Could a person ever transcend what it is like to be in the world as a human being? Could we ever know what it is like to be other creatures? Questions about the overcoming of a human perspective are not uncommon in the history of philosophy. In the last century, those very interrogatives were notably raised by American philosopher Thomas Nagel in the context of philosophy of mind. In his 1974 essay What is it Like to Be a (...)
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  45. Mark Perakh (2004). Unintelligent Design. Prometheus Books.score: 78.0
  46. Cassandra Pinnick & George Gale (2000). Philosophy of Science and History of Science: A Troubling Interaction. [REVIEW] Journal for General Philosophy of Science 31 (1):109-125.score: 72.0
    History and philosophy complement and overlap each other in subject matter, but the two disciplines exhibit conflict over methodology. Since Hempel's challenge to historians that they should adopt the covering law model of explanation, the methodological conflict has revolved around the respective roles of the general and the particular in each discipline. In recent years, the revival of narrativism in history, coupled with the trend in philosophy of science to rely upon case studies, joins the methodological conflict anew. (...)
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  47. Carl Mitcham (1994). Thinking Through Technology: The Path Between Engineering and Philosophy. University of Chicago Press.score: 72.0
    What does it mean to think about technology philosophically? Why try? These are the issues that Carl Mitcham addresses in this work, a comprehensive, critical introduction to the philosophy of technology and a discussion of its sources and uses. Tracing the changing meaning of "technology" from ancient times to our own, Mitcham identifies the most important traditions of critical analysis of technology: the engineering approach, which assumes the centrality of technology in human life and the humanities approach, which is (...)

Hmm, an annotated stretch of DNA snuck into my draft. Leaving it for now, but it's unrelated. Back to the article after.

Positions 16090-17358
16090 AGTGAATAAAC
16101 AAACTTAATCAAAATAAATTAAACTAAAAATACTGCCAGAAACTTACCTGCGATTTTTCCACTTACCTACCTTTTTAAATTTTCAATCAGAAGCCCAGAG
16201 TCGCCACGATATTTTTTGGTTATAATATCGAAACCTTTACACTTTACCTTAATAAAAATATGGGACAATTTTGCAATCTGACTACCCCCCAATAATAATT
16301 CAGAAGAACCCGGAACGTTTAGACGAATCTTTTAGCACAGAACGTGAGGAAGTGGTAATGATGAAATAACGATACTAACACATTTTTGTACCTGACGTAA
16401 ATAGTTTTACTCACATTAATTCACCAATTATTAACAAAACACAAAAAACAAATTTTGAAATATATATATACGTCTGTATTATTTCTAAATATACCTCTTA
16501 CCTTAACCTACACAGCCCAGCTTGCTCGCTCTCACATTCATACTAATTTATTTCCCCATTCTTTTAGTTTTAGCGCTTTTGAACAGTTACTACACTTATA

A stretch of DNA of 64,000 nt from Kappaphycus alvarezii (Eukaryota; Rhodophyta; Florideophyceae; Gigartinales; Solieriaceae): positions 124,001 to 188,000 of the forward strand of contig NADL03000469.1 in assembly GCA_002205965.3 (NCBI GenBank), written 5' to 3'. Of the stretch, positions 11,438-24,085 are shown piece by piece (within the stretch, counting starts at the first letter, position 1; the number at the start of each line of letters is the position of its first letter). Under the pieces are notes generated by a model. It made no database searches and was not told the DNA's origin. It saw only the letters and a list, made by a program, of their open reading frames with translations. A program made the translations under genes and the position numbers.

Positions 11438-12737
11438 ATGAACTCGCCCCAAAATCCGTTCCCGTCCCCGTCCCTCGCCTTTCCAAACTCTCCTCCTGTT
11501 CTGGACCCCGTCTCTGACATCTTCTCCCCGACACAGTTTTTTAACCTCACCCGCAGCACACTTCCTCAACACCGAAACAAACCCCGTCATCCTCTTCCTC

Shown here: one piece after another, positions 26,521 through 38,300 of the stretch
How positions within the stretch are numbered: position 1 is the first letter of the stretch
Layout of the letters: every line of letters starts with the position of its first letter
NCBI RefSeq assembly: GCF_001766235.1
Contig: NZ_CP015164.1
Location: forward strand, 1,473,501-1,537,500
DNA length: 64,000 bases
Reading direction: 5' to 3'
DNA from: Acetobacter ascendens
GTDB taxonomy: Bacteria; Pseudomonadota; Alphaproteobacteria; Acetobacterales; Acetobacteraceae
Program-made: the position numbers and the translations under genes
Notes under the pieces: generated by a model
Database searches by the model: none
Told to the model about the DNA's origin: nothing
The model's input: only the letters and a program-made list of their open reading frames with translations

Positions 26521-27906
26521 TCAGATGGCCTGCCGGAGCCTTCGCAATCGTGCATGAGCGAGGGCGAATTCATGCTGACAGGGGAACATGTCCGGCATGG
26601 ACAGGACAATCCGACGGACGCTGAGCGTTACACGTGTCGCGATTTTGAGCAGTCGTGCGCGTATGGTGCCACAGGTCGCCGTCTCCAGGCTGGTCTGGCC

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  48. Kurt Seemann (2003). Basic Principles in Holistic Technology Education. Journal of Technology Education 14 (2):15.score: 72.0
    A school that adopts a curriculum, that aims for a holistic understanding of technology, does so because it produces a better educated person than a curriculum which does not. How do we know when we are teaching technology holistically and why must we do so? Increasingly, more is asked of technology educators to be holistic in the understanding conveyed to learners of technology itself in order to make better informed technical and design decisions in a wider range of applied (...)
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  49. Neelke Doorn & Sven Ove Hansson (2011). Should Probabilistic Design Replace Safety Factors? Philosophy and Technology 24 (2):151-168.score: 72.0
    Should Probabilistic Design Replace Safety Factors? Content Type Journal Article Pages 151-168 DOI 10.1007/s13347-010-0003-6 Authors Neelke Doorn, Department of Technology, Policy and Management, Delft University of Technology, PO Box 5015, 2600 GA Delft, The Netherlands Sven Ove Hansson, Department of Philosophy and the History of Technology, Royal Institute of Technology, Teknikringen 78 B, 100 44 Stockholm, Sweden Journal Philosophy & Technology Online ISSN 2210-5441 Print ISSN 2210-5433 Journal Volume Volume 24 Journal Issue Volume 24, Number 2.
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  50. Clément Vidal (2012). Metaphilosophical Criteria for Worldview Comparison. Metaphilosophy 43 (3):306-347.score: 72.0
    Philosophy lacks criteria to evaluate its philosophical theories. To fill this gap, this essay introduces nine criteria to compare worldviews, classified in three broad categories: objective criteria (objective consistency, scientificity, scope), subjective criteria (subjective consistency, personal utility, emotionality), and intersubjective criteria (intersubjective consistency, collective utility, narrativity). The essay first defines what a worldview is and exposes the heuristic used in the quest for criteria. After describing each criterion individually, it shows what happens when each of them is violated. From (...)